But, the outdoor adventures you can take such a truck on are often going into areas where the interstate-focused charging networks just don’t quite reach. So, now it’s time for the network to start its journey out toward the wilderness.

Rivian Is Leading That Charge Now

Rivian doesn’t do what other manufacturers do and market its vehicles to commercial users or suburban commuters. Rivian is explicitly positioning its offerings as “Electric Adventure Vehicles,” so the company knows that it has to deliver on the adventure part of that promise. That’s why Rivian is starting the process on the Rivian Adventure Network that we’ve written about before here and here.

The good news that came out recently is that the company is starting to deliver, with three stations in two states.

“We designed Rivian charging to support electrified adventure, and these first sites demonstrate how we’re enabling drivers to responsibly reach some of the nation’s most breathtaking natural spaces,” said Trent Warnke, Rivian’s Senior Director of Energy and Charging Solutions. “In addition to scenic or off-the-beaten-path destinations, our fast charging rollout is designed to ensure travelers have places to charge along major transportation corridors coast to coast.”

On June 27th, Rivian opened a site in Salida, Colorado. This site has not only four 200-kilowatt chargers, but spaces designed to give you room to pull through with a trailer. They also included four Level 2 “waypoints” chargers for people who plan on staying around for longer or who want to give their battery a break. More importantly, putting an EV charging station in the Rockies gives owners access to high adventure, and not just more access to cities.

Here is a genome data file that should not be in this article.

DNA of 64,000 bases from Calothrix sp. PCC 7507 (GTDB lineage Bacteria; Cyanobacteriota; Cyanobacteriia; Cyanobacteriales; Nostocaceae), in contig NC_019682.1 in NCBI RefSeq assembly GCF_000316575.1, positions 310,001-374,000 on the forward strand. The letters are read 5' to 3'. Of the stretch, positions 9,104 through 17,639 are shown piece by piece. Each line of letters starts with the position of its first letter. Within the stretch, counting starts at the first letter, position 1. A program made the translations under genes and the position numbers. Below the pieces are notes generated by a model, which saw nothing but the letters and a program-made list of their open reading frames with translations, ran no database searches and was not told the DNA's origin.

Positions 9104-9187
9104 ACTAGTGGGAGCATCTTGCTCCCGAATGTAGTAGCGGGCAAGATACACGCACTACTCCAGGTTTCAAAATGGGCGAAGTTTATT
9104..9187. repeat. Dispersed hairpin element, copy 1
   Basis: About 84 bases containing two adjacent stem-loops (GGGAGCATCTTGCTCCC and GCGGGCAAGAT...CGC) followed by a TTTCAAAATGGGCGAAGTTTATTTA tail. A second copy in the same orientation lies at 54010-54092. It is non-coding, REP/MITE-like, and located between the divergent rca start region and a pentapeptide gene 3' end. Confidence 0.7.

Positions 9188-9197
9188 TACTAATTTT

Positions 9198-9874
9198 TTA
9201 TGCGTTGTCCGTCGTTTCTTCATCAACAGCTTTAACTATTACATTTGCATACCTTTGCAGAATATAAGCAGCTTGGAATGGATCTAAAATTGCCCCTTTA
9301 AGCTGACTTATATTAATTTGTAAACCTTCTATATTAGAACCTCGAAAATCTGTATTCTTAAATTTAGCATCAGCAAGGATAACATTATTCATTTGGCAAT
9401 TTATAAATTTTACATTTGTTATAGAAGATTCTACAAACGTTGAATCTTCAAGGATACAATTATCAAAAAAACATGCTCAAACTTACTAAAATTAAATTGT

Other stations in Inyokern and Bishop, California, opened on the 28th and the 29th. These stations are similarly appointed, and give drivers access to places like Yosemite National Park, Sequoia National Forest, Mammoth Lakes, and Death Valley National Park. So again, they focused on adventure, and Rivian has no plans to stop anytime soon, with a goal to add 3,500 stations at 600 sites across North America.

This focus on enabling adventure and travels off the beaten path doesn’t come at a heavy environmental cost, either. While these remote sites can’t be run directly off renewable energy today, Rivian has made arrangements with renewable energy providers to put as much renewable energy into the continent’s power grid as these chargers use. So, the overall effect to the environment will be the same as if Rivian had powered its charging stations directly with renewables.

Overall, this is a very exciting development for people who not only visit rural areas, but also people who visit them to get out of the city and decompress. It will be great to see this network continue to roll out.

Featured image provided by Rivian.

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Written By

Jennifer Sensiba is a long time efficient vehicle enthusiast, writer, and photographer. She grew up around a transmission shop, and has been experimenting with vehicle efficiency since she was 16 and drove a Pontiac Fiero. She likes to explore the Southwest US with her partner, kids, and animals. Follow her on Twitter for her latest articles and other random things: